Emanating from an array of electrodes at the bottom of a water-filled chamber, strings and strata of hydrogen bubbles slowly rise to the surface.
Nature’s simplest atom and mother of all matter, hydrogen, feeds the stars as well as interlaces the molecules of their biological descendants - to whom it ultimately whispers the secrets of quantum reality. Emanating from an array of electrodes at the bottom of a water-filled chamber, strings and strata of hydrogen bubbles slowly rise to the surface. A white laser sheet illuminates the bubble trajectories as it breaks up into its constituent spectrum of colours. Some researchers presume that these nanobubbles of dissolved gas are the carriers of water’s magnetic ‘memory’, enabling electromagnetic fields to saturate its innards for hours and even days after their initial appearance. In the seas and oceans, the lingering presence of electromagnetic fields photonically imparted by sunlight triggers the electrolysis responsible for most of Earth’s hydrogen. An essential form of photosynthesis, solar water splitting is the cleanest and most efficient means imaginable for generating and storing energy.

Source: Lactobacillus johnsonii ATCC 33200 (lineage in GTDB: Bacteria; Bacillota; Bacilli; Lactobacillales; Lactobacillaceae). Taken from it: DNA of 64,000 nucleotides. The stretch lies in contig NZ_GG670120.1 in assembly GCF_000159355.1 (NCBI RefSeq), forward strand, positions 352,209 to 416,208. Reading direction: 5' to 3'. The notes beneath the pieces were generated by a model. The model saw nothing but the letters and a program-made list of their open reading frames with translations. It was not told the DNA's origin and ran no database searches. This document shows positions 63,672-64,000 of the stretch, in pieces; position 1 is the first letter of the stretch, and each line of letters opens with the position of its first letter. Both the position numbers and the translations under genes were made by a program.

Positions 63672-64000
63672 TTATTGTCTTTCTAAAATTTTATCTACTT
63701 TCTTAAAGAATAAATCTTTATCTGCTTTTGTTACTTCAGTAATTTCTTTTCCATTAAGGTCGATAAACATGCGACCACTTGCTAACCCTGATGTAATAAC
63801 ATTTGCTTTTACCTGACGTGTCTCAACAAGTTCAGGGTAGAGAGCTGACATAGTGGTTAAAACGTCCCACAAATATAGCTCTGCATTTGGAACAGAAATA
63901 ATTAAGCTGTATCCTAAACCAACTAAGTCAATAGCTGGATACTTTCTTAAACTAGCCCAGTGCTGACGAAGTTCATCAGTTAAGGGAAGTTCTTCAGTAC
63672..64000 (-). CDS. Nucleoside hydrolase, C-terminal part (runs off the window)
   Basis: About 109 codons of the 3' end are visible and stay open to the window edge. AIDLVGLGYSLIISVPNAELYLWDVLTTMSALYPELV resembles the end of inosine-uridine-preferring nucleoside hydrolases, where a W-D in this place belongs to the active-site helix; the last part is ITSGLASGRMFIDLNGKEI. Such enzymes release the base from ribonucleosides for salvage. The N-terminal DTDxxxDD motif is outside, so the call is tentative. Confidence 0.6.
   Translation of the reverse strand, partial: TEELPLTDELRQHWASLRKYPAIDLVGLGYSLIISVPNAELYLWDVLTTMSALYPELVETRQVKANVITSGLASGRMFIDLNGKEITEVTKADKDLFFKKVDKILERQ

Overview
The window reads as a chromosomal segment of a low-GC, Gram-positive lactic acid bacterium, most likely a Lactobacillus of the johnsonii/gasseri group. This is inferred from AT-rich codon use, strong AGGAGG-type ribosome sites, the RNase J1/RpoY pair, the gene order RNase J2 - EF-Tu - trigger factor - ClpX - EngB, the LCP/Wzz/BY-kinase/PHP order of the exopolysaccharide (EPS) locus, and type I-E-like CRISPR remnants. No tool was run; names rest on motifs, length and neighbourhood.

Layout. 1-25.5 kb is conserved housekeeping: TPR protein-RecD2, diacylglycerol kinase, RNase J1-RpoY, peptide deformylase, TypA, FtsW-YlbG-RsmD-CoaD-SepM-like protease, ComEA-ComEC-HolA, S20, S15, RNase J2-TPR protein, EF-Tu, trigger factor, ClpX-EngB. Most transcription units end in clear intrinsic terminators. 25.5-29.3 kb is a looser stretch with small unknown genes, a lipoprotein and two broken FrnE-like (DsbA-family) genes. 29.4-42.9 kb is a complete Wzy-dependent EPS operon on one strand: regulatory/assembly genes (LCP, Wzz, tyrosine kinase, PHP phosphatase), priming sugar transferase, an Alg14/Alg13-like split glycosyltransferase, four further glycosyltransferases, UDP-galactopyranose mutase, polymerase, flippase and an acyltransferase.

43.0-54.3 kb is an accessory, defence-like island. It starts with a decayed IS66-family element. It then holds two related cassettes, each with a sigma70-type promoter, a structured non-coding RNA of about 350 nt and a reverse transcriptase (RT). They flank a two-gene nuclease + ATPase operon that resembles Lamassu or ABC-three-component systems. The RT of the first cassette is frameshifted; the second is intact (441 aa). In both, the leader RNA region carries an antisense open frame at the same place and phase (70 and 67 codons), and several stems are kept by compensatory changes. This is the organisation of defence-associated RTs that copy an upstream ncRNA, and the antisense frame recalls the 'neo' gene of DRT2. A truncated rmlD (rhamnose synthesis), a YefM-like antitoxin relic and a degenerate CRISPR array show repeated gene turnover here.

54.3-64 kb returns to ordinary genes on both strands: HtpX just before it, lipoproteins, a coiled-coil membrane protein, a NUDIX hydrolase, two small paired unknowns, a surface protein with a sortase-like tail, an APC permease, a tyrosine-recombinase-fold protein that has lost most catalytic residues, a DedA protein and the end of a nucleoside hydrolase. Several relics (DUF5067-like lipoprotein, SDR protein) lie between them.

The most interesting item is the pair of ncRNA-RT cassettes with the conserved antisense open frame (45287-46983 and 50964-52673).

Hydrogeny –the work of Evelina Domnitch and Dmitry Gelfand, was exhibited at the Science Gallery exhibtion Surface Tension: The Future Of Water.
Hydrogeny continues Evelina and Dmitry’s work in constructing art installations that offer ever-transforming phenomena for the viewer’s observation. ‘The immediacy of this experience’, write the artists, ‘allows the observer to transcend the illusory distinction between scientific discovery and perceptual expansion’.